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Within a health economic framework, discuss and analyse one chronic disease issue and the possible future implications and impact that they may have on the Australian Health Care System - Essay Example

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Australia’s public health framework focuses on disease prevention and promotion since 2001. The country’s model for chronic disease management aims to ensure delivery of care during the continuum. …
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Within a health economic framework, discuss and analyse one chronic disease issue and the possible future implications and impact that they may have on the Australian Health Care System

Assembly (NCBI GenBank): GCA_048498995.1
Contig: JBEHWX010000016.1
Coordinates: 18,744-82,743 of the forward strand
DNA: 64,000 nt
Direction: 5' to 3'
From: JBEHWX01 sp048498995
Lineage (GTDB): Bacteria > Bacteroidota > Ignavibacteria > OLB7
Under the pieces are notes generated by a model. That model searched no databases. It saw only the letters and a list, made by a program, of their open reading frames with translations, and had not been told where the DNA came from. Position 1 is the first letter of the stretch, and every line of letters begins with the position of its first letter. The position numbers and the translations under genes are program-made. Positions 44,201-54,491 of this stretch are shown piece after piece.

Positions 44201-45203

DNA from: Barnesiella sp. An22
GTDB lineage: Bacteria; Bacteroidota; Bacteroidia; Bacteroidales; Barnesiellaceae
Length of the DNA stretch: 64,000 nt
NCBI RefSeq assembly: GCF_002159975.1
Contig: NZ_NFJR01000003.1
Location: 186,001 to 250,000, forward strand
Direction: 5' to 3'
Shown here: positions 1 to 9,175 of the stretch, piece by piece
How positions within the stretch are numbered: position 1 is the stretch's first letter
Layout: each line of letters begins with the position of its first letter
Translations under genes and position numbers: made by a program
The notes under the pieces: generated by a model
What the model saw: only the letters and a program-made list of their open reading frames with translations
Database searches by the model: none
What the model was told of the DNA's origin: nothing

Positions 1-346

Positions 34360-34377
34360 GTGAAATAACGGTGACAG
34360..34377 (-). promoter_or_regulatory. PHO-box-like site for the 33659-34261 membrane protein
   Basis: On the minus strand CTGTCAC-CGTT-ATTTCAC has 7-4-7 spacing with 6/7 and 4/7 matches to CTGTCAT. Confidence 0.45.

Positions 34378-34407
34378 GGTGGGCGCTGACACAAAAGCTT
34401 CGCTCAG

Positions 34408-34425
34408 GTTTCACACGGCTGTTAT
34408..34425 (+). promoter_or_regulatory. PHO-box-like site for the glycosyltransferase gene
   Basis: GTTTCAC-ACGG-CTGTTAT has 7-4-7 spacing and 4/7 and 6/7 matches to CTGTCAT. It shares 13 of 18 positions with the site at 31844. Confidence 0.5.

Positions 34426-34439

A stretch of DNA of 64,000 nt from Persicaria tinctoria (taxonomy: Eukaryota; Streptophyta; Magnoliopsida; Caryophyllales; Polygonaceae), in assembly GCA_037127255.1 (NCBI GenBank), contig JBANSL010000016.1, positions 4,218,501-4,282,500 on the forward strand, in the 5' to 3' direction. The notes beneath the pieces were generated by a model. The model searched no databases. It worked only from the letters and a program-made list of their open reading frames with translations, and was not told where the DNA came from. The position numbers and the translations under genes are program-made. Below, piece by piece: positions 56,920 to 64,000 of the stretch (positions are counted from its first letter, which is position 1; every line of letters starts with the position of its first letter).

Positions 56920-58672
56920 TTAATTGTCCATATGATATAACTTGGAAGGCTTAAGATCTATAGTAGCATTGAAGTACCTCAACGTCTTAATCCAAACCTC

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Download file to see previous pages The country’s model for chronic disease management aims to ensure delivery of care during the continuum. Disease prevention strategy starts at the primary level in the healthy population, then to secondary prevention and early detection in the at-risk population and ends with disease management once disease is established besides management and tertiary prevention for people with complex chronic diseases. Although strategies may vary from region to region, they are characterized by the aims of improved access, reduced health inequalities and better outcomes for those with chronic diseases through the policies of self-care, continuity and quality of care (Snodden 2010). Chronic disease As defined by the World Health Organisation, a chronic disease is one, which is of permanent nature with residual disability and caused by irreversible pathological changes. 12 chronic diseases identified by the Australian Institute of Health and Welfare (AIHW) as having a significant impact on the country’s health care system (Zwar, et al. 2006) are “coronary heart disease, stroke, lung cancer, colorectal cancer, depression, diabetes, asthma, chronic obstructive pulmonary disease, chronic kidney disease, oral diseases, arthritis and osteoporosis.” (Zwar, et al. 2006, 8). As already mentioned, chronic diseases are managed at primary care level by general practitioners and other professionals of primary health care with tie-ups with specialised agencies. The Bettering the Evaluation and Care of Health (BEACH) report states that most of the above chronic disease are treated at the primary care level except lung cancer and colorectal cancer (Zwar, et al. 2006). Australia’s health system Australia’s health system is considered one of the best in the world with the country’s universal medical insurance scheme Medicare providing access to health care for all. Because of the robustness of the system, life expectancy has increased, childhood and maternal mortality rate, incidence of cancer and heart disease have reduced. Demographic changes to the population are characterised by the increase in the population of people over 65 years. Their population has been estimated at 2.9 million (13.3%) in 2009 as against 1.1 million (8.3 %) in 1971. In spite of the overall achievement, health status of the indigenous peoples is far below the status of mainstream communities. Thus, Australian health system is under constant challenges due to rise in demand, constrained capacity and insufficient health care professionals and infrastructure as are with any other industries such as banking, transport etc. Rise in demand is due to combination of factors such as higher expectations from the health seekers who are now better informed, increasing burden of diseases arising out of problems affluent living conditions attendant with risk factors, increased life span and people’s ability to use advancements in the medical field. These problems of plenty are responsible for ever increasing burden of chronic diseases that make up 70 % of Australia’s health burden which is expected to increase to 80 % by 2020 (Boyages 2010). Since cancer diseases especially lung cancer and colorectal cancer are not being managed at the primary care level, this paper will choose cancer as one chronic disease that is impacting on the country’s health care system. Cancer epidemiology AIHW reports that in 2007 alone new cancer cases diagnosed were about 108,368, 57 % of which were males. There is a risk for 1 in 3 in males and 1 in 4 in females to be diagnosed with cancer before they the age of 75 years. Most common types of cancer were prostate cancer (19,403 cases0, bowel cancer (14,243 cases), breast cancer (12,670 cases, skin cancer (10,432 cases) and lung cancer ...Download file to see next pagesRead More
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